Squire prototype, company rights offered in private sale

Squire prototype, company rights offered in private sale

Three years ago, a 1937 Squire 1 1/2-liter drophead coupe with English Corsica bodywork sold at the RM Auctions sale at Amelia Island for $990,000.

Squire Eight prototype was built in the 1990s | Squire Motors photo

Squire Eight prototype was built in the 1990s | Squire Motors photo

Three years ago, a 1937 Squire 1 1/2-liter drophead coupe with English Corsica bodywork sold at the RM Auctions sale at Amelia Island for $990,000. Now, and after some 20 years in storage, a prototype for the supercharged Squire Eight has emerged and is being offered for sale. This car is just the prototype, but also includes the design data and manufacturing tooling as well as the rights to original Squire Motors Ltd. company name.

According to a news release, the prototype and company rights are being offered because their owner is in “advancing years” and has experienced “a change in priorities.”

The original Squire Car Manufacturing Co. Ltd. was established in 1931 at Henley-on-Thames in Oxfordshire, England, by Adrian Morgan Squire, who sketched out the basics for a car while still in school.

Squire worked as an apprentice at Bentley and as an assistant draftsman at MG. Achieving the age of 21 and inheriting a substantial sum of money, he launched Squire Motors Ltd., which repaired and sold sports cars. Three years later, he added Squire Car Manufacturing to produce a sports car powered by a 1.5-liter Anzani R1 four-cylinder engine topped by twin superchargers.

The car included brakes so large and strong that on occasion the front spring shackles could fracture as the car came to a stop, which it reportedly could do within 33 feet from a speed of 30 miles per hour.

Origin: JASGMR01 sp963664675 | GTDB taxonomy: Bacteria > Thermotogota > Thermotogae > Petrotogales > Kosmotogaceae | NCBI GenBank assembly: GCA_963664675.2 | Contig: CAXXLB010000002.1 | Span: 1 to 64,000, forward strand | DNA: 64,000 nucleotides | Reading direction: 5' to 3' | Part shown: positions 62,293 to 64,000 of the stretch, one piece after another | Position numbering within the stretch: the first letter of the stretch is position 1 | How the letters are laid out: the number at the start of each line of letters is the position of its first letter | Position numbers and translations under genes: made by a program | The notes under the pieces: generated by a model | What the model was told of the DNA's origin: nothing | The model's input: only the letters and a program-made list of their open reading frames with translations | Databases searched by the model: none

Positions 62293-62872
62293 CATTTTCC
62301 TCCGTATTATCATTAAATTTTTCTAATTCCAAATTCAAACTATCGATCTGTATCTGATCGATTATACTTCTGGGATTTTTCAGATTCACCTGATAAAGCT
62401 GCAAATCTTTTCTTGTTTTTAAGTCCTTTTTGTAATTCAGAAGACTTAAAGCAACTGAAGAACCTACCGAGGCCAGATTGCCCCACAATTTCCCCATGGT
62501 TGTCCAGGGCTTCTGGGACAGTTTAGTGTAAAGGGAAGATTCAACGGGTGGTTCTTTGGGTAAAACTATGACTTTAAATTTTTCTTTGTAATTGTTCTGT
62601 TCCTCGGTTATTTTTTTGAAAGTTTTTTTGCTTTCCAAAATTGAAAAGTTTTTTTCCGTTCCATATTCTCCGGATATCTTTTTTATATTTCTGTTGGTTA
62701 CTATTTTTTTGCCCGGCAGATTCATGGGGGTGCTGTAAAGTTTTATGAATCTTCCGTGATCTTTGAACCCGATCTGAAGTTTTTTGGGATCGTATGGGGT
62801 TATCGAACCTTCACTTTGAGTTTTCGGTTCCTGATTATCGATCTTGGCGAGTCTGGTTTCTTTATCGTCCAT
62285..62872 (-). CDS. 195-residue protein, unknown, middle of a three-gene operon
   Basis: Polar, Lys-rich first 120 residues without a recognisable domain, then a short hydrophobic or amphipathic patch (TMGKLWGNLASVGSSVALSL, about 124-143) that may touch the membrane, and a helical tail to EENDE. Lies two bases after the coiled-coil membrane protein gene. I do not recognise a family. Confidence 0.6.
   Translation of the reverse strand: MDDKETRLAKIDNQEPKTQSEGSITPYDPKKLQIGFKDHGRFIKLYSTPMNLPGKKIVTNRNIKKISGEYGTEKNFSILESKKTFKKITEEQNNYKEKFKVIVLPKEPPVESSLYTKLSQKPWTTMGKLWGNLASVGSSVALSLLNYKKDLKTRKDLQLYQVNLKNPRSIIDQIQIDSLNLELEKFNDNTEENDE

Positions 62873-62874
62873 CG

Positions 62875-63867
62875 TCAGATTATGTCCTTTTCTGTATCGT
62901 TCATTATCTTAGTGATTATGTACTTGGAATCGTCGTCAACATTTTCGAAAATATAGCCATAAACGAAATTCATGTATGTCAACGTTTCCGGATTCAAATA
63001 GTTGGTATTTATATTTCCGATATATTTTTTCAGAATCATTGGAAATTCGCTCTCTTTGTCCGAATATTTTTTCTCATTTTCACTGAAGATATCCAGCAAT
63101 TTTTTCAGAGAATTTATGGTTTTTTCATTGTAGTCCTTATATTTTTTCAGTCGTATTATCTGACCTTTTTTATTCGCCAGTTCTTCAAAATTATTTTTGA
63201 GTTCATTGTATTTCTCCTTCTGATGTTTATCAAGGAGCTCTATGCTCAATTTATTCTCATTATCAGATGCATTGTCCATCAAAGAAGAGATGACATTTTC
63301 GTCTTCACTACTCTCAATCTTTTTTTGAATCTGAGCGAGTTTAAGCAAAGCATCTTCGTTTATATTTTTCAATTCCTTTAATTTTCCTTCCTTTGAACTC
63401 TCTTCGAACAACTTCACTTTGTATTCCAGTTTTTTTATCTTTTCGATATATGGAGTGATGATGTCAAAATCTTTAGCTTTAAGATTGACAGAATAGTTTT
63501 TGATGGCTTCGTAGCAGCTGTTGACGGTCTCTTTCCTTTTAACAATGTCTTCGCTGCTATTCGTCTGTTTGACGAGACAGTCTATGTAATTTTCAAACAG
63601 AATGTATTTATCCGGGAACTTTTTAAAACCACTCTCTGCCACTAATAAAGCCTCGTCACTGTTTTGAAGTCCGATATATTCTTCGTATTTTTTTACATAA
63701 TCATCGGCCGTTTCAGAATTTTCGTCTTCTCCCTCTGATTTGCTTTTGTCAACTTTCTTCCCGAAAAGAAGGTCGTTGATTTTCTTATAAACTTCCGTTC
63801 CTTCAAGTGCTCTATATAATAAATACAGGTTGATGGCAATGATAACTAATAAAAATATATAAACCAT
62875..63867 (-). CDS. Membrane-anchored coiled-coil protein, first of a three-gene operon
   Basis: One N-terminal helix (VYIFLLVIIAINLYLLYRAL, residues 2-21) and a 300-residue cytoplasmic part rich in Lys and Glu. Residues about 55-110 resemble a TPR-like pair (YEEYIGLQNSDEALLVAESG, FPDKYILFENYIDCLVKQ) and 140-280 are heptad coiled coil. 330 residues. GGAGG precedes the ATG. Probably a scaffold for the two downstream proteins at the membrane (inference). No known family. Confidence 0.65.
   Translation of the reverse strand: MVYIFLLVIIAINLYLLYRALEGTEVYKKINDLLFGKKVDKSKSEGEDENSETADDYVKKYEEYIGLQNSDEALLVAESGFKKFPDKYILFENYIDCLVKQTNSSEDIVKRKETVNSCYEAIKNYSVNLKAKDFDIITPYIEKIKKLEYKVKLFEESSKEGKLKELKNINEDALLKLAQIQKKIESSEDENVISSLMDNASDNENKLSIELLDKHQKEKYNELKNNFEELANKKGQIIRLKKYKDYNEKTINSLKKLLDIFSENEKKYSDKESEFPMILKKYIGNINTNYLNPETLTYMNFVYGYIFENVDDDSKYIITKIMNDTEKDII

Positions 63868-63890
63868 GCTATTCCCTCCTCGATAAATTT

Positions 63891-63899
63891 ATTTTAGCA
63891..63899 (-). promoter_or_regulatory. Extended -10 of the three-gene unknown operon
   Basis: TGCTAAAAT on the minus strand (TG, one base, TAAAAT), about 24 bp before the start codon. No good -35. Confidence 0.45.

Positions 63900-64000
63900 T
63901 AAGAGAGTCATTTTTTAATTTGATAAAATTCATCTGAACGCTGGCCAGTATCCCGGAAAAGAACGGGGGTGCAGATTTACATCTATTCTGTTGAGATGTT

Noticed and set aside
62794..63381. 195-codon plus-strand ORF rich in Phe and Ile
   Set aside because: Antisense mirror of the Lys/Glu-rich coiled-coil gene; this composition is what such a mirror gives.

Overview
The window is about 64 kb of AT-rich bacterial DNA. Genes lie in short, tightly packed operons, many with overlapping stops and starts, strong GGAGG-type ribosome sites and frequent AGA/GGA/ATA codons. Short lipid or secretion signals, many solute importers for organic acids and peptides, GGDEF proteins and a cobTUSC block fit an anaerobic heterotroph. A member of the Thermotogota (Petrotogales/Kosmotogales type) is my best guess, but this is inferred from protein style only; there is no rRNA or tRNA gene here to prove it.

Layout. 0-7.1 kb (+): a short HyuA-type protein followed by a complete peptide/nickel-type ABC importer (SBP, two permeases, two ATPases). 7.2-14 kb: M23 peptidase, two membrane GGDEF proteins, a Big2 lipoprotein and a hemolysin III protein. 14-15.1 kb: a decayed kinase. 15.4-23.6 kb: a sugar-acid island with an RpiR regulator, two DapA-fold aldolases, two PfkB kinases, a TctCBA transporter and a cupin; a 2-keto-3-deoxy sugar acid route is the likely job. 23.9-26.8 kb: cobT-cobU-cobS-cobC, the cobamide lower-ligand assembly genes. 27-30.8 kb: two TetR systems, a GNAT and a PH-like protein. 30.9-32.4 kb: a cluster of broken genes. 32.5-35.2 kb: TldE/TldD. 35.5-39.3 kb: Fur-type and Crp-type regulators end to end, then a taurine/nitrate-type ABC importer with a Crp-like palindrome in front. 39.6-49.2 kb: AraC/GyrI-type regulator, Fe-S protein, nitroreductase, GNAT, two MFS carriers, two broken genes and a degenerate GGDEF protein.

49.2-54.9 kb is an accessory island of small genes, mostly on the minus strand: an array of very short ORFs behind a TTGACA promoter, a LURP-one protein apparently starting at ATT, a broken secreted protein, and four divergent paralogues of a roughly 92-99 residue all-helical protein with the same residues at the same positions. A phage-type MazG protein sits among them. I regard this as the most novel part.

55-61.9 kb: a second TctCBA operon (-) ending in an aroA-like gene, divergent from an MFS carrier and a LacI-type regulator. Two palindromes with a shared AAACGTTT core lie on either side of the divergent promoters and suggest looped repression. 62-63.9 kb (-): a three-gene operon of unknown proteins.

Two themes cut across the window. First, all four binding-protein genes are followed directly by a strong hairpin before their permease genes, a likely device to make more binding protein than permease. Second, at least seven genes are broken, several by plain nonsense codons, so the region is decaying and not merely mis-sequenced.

But the Squire was also fast and nimble and could compete favorably with the likes of the Bugatti Type 55 and the Alfa Romeo 8C 2300. One key to the car’s capabilities was the ahead-of-its-time suspension Squire developed to stiffen as it underwent loading under acceleration, braking or in turns.

Only a few of the very expensive cars were produced before Squire closed the manufacturing business in 1936. A customer hired ex-Squire mechanics to produce two more cars after Squire left and went to work at Bristol Aeroplane (Squire became a war casualty during an air raid in 1940.)

The car that sold three years ago at Amelia was one of the cars built after Squire left the company and had been shown at both Pebble Beach and The Quail Motorsports Gathering, as won awards when shown at the Amelia Island Concours d’Elegance.

The Squire name was revived in 1984 when the Squire Sports Car Co. Ltd was established. In nine years, the company went through five iterations as a business entity and produced some 16 vehicles using historic ash-frame construction and aluminum bodywork, with various mechanical components from Ford Cortina, Alfa Romeo 1750 and Rover V8 models.

The prototype for the Squire Eight is an aluminum-bodied roadster with the Squire sloping chromed radiator and was produced in the early 1990s. It rides on a semi-monocoque peripheral-frame chassis with independent suspension and was designed to carry the ex-Buick V8 engine often used in Rover vehicles.

The prototype was displayed at shows but was not developed into a road-going vehicle. ClassicCars.com has learned the asking price for the prototype is in the very low six figures. Inquiries can be made through the squiremtoros.co.uk website.

“In hindsight, the supercharged Squire Eight might be said to have been born out of time,” according the news release announcing the car’s availability.

“The car’s price tag put it somewhat above the comparable Morgan model – the Plus 8 – whilst starting to encroach upon the then still-reasonable restoration costs of an existing older classic, which came with a correspondingly more assured resale value.

“At the other extreme, the ‘90s saw a tremendous surge in the production of neo-classics and replicas, most of whose sales appeal centered around naked power with an almost deliberate disregard for long-distance creature comfort. The Squire Eight’s restrained elegance of line and all-round attention to detail was perhaps just too understated for its era’s zeitgeist.”

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